AUSTIN, Texas — The task wasn’t small. So Texas’ defense played big.
In the Big 12 Conference opener for Oklahoma State and No. 12 Texas, in a game that should go down as one of the league’s pivotal contests in 2019, the Longhorns were faced with corralling college football’s most prolific running back and slowing down the game’s most dangerous receiver.
They did just enough of both in a 36-30 victory on Saturday night at Darrell K. Royal-Texas Memorial Stadium.
“Tonight we took a step, in my opinion,” said Texas coach Tom Herman, “because we played less than our best and still beat a really, really good football team.”
And they did it with defense — a defense that through three games ranked 94th nationally overall and 126th in passing yards allowed.
Texas quarterback Sam Ehlinger threw four touchdowns, hit 20-of-28 passes for 281 yards and added 70 yards rushing, including a 29-yard dash to clinch it in the final minute. Keaontay Ingram rushed for 114 yards. Devin Duvernay caught 12 passes for 108 yards.
But it was the Longhorn defense that got critical red-zone stops in the first, third and fourth quarter and created just enough separation to win — and keep alive their hopes for a run at the College Football Playoff run.
“Yeah, I thought the game plan was great by our defensive staff,” Herman said. “ … I thought that plan was well executed.”
How important was it for Texas? OSU had won four consecutive games in the series, and hadn’t lost on the Forty Acres since the Bush administration.
It was a prime-time Big 12 showdown, and it lived up to the hype.
While Texas (3-1) came in ranked 12th in the Associated Press poll, Oklahoma State (3-1) came in two spots outside the Top 25 with potential designs on a memorable run.
Sophomore Chuba Hubbard averaged 174 rushing yards per game in OSU’s non-conference slate, and junior All-American Tylan Wallace averaged 130 receiving yards per game. Both figures led all of FBS.
Wallace had five catches for 83 yards, but was shut out in the fourth quarter. Hubbard finished with 121 yards and two touchdowns, but needed 37 carries to do it.
“That is as good as you’re gonna do against those two guys that are as good as there is in our conference,” Herman said.
Texas’ efforts on Hubbard included a third-and-1 and fourth-and-1 goal line stop in the third quarter, and a third-and-1 red zone stop in the fourth quarter that preceded an ill-designed fake field goal. Those drives produced zero points. Hubbard was also stuffed on a second-and-goal from the 1 and a third-and-goal from the 3 on OSU’s opening drive that ended in a field goal.
“If we’d have taken advantage of our opportunities and not kicked a bunch of field goals,” OSU coach Mike Gundy said, “we’d have been in a better situation.”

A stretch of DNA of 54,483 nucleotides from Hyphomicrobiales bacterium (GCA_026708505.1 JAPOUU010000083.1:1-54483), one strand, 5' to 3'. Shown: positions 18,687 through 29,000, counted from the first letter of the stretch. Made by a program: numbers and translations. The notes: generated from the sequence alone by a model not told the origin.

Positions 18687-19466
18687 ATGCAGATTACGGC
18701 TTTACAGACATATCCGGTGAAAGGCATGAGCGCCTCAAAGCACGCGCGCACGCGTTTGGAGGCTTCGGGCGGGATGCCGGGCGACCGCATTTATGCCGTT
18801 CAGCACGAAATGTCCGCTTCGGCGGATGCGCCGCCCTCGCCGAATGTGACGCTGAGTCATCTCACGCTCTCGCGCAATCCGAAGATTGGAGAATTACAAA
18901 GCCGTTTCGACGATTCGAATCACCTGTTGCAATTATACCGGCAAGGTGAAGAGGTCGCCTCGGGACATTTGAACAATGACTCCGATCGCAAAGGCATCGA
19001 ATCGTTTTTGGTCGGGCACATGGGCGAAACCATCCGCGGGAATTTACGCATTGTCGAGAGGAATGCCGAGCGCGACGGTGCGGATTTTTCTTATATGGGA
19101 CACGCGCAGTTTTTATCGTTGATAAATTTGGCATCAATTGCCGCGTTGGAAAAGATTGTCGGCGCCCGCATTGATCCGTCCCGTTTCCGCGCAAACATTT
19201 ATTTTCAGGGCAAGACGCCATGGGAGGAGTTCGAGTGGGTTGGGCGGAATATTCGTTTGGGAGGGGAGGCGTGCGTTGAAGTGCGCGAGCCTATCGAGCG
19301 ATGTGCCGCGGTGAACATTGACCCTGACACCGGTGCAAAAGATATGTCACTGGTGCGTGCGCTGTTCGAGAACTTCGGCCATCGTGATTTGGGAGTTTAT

Had the Cowboys been able to pick up a yard either time, another presidential campaign might have passed before Texas beat them here.
Instead, the ‘Horns overcame a spate of injuries, owned the line of scrimmage when it counted, and the Cowboys’ streaks ended.
“We can talk about ifs and buts all you want, but if you score on the 1-yard line, you’re not really climbing uphill,” Gundy said. “After they stopped us there, we kind of felt like we were just trying to climb and climb and climb and couldn’t ever get to that point.
Gundy and the Cowboys lamented the lost opportunities, but they still nearly rallied at the end.
Hubbard scored on a 13-yard run with 1:37 to play to cut it to six, and Texas had to fall on a lively onside kick to preserve the victory.
Early on, Sanders showed the promise that made him the Texas Gatorade high school player of the year when he threw two perfectly nuanced deep throws to Wallace (35 yards) and Braydon Johnson (55 yards) that set up two Cowboy scores.
But he also showed the growing pains of a redshirt freshman making his first conference road start: a high throw that was easily intercepted by Montrell Estell and set up Texas’ second touchdown and a 14-3 Longhorn lead early in the second quarter. Texas didn’t cash in his third-quarter pick, but it scissored Oklahoma State’s offensive momentum.
Matt Ammendola’s 43-yard field goal and Sanders’ 7-yard touchdown run — sandwiched around an OSU fourth-down stop — cut Texas’ lead to 14-13.
But Ehlinger exploited a coverage bust down the right sideline and found Brennan Eagles for a 73-yard touchdown pass.
The Cowboys tried to hurry for a score just before halftime but were forced to punt in the final minute.
That’s when Texas punt returner Jake Smith — another freshman — suffered Texas’ biggest mistake of the half, fumbling the punt at the ‘Horns’ 14. Three plays later, Chuba Hubbard powered in with 11 seconds to play to cut the Cowboys’ deficit to 21-20 at halftime.
Herman called the ‘Horns’ punt return efforts “embarrassing.”
Ammendola gave OSU a 23-21 lead midway through the third quarter, but Ehlinger and the Longhorns responded. The junior ran twice and completed 5-of-5 passes, the last one a 25-yard, end-around flea-flicker pass to Cade Brewer, for a 28-23 lead.
After Hubbard was stuffed on third down on the next possession, placekick holder Jake McClure tried a shovel pass from his knee to tight end Jelani Woods, but the ball fell incomplete.
“We had our chances,” Gundy said. “We just didn’t capitalize. “We kicked too many field goals. Gotta punch it in.”
Formerly co-host of “Further Review” and “The Franchise Drive,” columnist John E. Hoover is a college football insider on The Franchise in Oklahoma City and Tulsa. Listen at fm107.7 in OKC, fm107.9/am1270 in Tulsa, on The Franchise app, or click the “Listen” tab on The Franchise home page. Hoover co-hosts The Franchise “Inside OU” Podcast with Brady Trantham and Rufus Alexander. He also covers the Big 12 for Sporting News and Lindy’s magazine and is a feature writer for Sooner Spectator magazine. Visit his YouTube channel at YouTube.com/c/JohnHoover, and his personal page at johnehoover.com.